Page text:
Under time pressure, a good go-to destination to quickly appreciate the country’s history and culture is heading to a museum. If time allows, then check out the National Museum of Myanmar in Yangon. Another National Museum has been inaugurated in Naypyitaw. Founded in 1952, the museum houses in its 5-storey building a comprehensive collection reflecting Burmese culture and history ranging from artifacts and memorabilia on Burmese calligraphy, folk and performing arts, ethnic cultures, art works, natural history, ancient ornaments, and items representing Burmese pre-historic and historic period, including its royalties. A best known item on display is the Lion Throne of the Burmese monarch.

Access: Walking distance from the western exit of Shwedagon Pagoda Opening Hours: 10:00am – 4:00pm, except Myanmar holidays Entrance Fee: 5,000 kyats

Others Must-Visit Attractions

Yangon has so much to offer for those with enough time and of course budget to spend. Since we only have a day to spare, it is best to make prior research on what’s best and must to visit. There are equally appealing and important sites and attractions to check out in the city given extended time. Some of these include the Botahtaung Pagoda, Chaukhtatgyi Buddha (Reclining Buddha) Temple, Inya Lake, Gems Museum, Bogyoke Museum, among others. Day tours to nearby townships are also possible. We are also interested to experience its night life and have some taste of its best kept local gastronomic secrets.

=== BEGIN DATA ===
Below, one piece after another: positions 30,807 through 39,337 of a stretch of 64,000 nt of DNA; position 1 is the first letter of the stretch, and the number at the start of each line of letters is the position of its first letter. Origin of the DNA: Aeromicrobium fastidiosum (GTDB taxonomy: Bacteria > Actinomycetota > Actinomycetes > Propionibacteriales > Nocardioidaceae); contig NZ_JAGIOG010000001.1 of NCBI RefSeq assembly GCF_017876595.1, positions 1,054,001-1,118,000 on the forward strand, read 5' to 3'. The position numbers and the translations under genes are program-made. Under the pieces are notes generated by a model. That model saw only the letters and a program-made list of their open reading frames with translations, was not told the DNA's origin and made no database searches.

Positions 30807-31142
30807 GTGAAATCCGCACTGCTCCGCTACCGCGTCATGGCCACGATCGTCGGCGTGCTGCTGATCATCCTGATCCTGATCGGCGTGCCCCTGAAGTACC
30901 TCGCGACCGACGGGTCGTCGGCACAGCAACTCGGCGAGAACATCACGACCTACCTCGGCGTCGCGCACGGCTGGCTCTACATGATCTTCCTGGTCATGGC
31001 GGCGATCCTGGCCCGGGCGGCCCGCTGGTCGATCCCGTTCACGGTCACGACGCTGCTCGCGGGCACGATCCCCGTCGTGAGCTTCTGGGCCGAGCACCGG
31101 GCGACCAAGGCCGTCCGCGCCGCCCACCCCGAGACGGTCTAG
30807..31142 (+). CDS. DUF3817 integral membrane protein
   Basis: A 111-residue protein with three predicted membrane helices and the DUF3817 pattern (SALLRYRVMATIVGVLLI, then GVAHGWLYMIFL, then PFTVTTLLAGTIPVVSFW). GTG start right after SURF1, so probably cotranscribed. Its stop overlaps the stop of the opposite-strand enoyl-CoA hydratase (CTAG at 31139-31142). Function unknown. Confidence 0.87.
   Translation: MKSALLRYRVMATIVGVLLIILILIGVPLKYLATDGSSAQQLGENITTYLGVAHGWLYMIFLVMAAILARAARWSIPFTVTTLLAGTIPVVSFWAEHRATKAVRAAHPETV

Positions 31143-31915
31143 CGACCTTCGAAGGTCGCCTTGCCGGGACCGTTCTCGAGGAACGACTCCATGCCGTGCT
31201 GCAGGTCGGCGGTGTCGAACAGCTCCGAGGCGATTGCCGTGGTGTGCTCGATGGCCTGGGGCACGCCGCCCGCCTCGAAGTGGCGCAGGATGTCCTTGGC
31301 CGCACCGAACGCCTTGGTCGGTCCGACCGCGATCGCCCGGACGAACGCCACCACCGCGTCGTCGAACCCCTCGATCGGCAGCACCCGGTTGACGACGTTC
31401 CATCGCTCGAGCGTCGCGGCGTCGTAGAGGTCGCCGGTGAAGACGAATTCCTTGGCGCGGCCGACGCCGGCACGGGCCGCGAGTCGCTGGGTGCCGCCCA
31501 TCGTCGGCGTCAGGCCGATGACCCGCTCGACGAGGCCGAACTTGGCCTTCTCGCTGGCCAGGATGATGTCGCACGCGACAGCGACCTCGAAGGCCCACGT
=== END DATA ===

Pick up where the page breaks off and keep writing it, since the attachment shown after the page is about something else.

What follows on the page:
Sample Itinerary

We are also sharing our quick itinerary for general reference. Please note that we made this trip coming from Bagan but this is also applicable if you decide to first explore Yangon upon arrival before proceeding to Bagan.

Time

Activity

Remarks

0500 –  0600 Arrival in Yangon Designated bus stop outside the city
0600 –  0700 Take Bus to Central Yangon Alight near Sule Pagoda
0700 –  0800 Breakfast Local stalls near City Hall & Sule Pagoda
0800 – 0900
  • Maha Bandoola Park + Independence Monument
  • City Hall + High Court + Post Office
  • Sule Pagoda
Walking Tour
0900 – 1030 Kandawgyi Lake + Karaweik Walking distance – 10mins
1030 – 1200 Shwedagon Pagoda Take taxi or Grab – 10mins
1200 – 1300 Lunch near Shwedagon
1300 – 1430 National Museum Walking distance – 10mins
1430 – 1600 Bogyoke Market Take taxi or Grab – 10mins
1600 – 1800 Travel to Yangon Airport Take taxi or Grab – 30~60mins